Maybe it's less aversive. There are usually fewer emotions involved for the owner. Pressing a button generates less emotional stress for most humans than popping a leash. For most people, the action of popping a leash mimics some of the motions you make when you're frustrated (like a yank), which generates a...reflection of that frustration. Makes it exist when there's no reason for it to. But we're probably talking minuscule differences in heart rate and cortisol levels.

The biggest benefit of an e-collar that I've experienced and witnessed with other dog owners is that the e-collar works at a long distance. It is therefore most often employed when folks want to let their dog run off a leash, but correct their dog when they ignore a recall command. Given the amount of prey animals and density of the surrounding trees on trails here, it's critical to reinforce a command at any reasonable distance as quickly as possible.

So, people use it to break their dogs of chasing wildlife. It doesn't take long. Maybe 3-5 mistakes chasing deer before the dog learns it shouldn't be doing that.


I have to say, I'm tickled imagining my dog chasing a camel!
 

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Nothing wrong with using an ecollar to proof known commands. To get started I would work with someone well versed in their use and not rely solely on research. They're effective tools, but can create problems that weren't there before when used incorrectly. Bringing in a trainer can help you with the nuances that you may not pick up on with books or video.
 

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An e-collar is one of my favorite tools. I use them everyday, specifically the mini-educator. They are great tools for proofing behaviors, adding in distractions and working off leash. Timing is key with them. As already mentioned, watching videos is one thing, but having someone right there watching you and helping you is crucial. Introducing it correctly is the key to its success. The trainers you’ve mentioned, all use very different methods. So make sure whatever method you choose, stick to it to keep it clear to the dog.
 

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I use an e-collar and love it. But if you aren't 100% sure on what you are doing or are apprehensive at all, it is WELL WORTH IT to hire a trainer to help show you how to use it properly. (As it is very easy to mess up your dog with it). It a tool, just like a leash & needs to be trained/taught as such!
 

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Chip, a question. When you have a prong on a leash and you correct, why would this be more desirable than the lowest stim level or vibrate in your opinion?
With an e-collar on low stim, you are trying to get the dog to figure out how to turn off the stim by displaying an approximation of the correct behavior and then move to successive approximations as they get closer to the final outcome you are seeking. Because it is low stim, the dog is still able to think and make choices. So it is more useful for teaching new behaviors. With a sharp correction on the prong, you are snapping the dog out of his drive or state of mind and making it clear that his behavior is unacceptable. But he has to have learned the command well before hand. So one is using negative reinforcement to increase a behavior and the other is using positive punishment to decrease a behavior. It can be somewhat of a semantic issue if you think about it. Is a sharp prong correction positive punishment or negative reinforcement. If you say the correction stopped the dog from barking and not being at heel you could say it is punishment. If you say the prong correction led to an increase in holding the heel position, you could say it is negative reinforcement. That is more about being esoteric than practical training approaches.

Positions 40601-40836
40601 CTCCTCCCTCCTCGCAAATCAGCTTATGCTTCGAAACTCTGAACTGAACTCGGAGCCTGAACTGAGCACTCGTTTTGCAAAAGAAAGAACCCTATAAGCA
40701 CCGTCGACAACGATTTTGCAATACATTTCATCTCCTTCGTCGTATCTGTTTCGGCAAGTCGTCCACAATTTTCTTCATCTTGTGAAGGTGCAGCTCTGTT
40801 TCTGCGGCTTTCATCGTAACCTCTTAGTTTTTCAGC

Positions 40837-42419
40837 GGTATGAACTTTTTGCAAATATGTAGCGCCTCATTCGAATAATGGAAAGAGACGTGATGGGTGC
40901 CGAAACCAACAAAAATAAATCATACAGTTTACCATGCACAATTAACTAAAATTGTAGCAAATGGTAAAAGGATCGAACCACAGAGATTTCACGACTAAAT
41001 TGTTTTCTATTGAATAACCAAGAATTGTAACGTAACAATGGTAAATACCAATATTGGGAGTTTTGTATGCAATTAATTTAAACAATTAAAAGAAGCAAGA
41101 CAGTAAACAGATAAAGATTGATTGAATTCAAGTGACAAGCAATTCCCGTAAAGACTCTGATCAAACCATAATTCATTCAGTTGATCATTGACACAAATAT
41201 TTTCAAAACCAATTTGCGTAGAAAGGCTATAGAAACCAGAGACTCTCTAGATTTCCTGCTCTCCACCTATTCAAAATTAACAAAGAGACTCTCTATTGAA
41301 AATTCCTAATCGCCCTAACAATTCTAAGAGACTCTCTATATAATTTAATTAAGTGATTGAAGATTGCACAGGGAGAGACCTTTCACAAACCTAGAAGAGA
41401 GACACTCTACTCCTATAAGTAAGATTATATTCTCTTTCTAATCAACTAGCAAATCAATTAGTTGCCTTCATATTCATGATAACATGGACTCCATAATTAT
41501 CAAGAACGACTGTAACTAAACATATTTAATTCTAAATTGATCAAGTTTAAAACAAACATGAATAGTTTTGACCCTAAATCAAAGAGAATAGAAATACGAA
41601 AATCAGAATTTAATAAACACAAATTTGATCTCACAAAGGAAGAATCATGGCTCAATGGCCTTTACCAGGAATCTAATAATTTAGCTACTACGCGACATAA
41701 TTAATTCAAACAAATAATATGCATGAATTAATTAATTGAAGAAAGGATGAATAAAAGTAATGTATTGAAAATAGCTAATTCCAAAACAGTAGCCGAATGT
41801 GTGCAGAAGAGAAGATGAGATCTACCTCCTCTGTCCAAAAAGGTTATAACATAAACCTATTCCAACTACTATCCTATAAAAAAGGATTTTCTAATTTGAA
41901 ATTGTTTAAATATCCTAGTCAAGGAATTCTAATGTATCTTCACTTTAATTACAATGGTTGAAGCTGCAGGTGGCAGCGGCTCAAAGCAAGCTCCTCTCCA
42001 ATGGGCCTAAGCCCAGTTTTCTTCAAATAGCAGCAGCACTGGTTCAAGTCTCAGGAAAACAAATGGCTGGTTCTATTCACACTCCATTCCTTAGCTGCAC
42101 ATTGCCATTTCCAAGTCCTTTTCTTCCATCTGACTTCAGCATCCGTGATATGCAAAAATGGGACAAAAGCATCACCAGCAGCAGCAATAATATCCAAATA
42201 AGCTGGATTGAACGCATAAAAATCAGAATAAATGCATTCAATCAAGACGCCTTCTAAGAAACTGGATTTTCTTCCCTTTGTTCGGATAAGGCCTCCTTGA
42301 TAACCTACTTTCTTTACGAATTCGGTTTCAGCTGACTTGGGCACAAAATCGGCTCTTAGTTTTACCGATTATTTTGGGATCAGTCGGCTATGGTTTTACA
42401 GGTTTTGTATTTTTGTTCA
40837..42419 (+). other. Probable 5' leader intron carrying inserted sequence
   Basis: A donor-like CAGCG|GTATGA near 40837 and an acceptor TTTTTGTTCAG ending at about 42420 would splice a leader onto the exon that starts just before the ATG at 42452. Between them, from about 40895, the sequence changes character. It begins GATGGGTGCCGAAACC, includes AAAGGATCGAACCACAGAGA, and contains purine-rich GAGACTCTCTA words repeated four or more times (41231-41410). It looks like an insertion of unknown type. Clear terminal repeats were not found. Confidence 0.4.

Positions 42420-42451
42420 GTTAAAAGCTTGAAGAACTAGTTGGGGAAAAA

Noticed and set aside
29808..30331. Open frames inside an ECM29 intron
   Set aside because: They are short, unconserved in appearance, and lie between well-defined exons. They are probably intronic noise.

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Chip, a question. When you have a prong on a leash and you correct, why would this be more desirable than the lowest stim level or vibrate in your opinion?
Here is the issue as I see it; you need to teach the proper behavior, then you train the behavior. This is done with praise, reward and motivation long before you go to a prong collar or an E collar. Teaching behaviors by methods that use compulsion, whether it is a choke collar, prong collar or E collar are poor training methods. IMHO, using an e collar and a jerk on a leash to teach a dog to sit is poor training and will not give the desired results in a timely fashion. Teaching a recall with a long line and a yank, or stim from E collar, even low level are simply poor and lazy training methods.

In my experience, it is completely unfair to punish, correct or yank on a dog to perform a task or behavior they have not been taught properly to do. It baffles me to read websites, like Lou Castles or others that say "you teach the dog to turn the stim off"????? Then they tell you that the stim is not a correction, it is only "low level"!!! If it is not unpleasant or aversive to the dog then the dog will not desire to "turn it off" as they recommend. To be clear, corrections whether they are from a leash and choke chain, prong collar or an E collar are used for disobedience. If a dog does not understand a behavior, has not been trained correctly to do a behavior why would anyone punish a dog for not doing the behavior? If I have not taught my dog to sit, which is the simplest of tasks, why would I pop him with a leash or use an E collar to make the dog sit? Think about how unfair that is to a dog.

Teaching a reliable recall is also very simple and very easy, even under distraction. Why would I call my dog to come to me, then correct the dog to make it come to me? Please consider what goes through your dog's mind when you do this. Confusion, distrust and avoidance are a few of the things that can occur.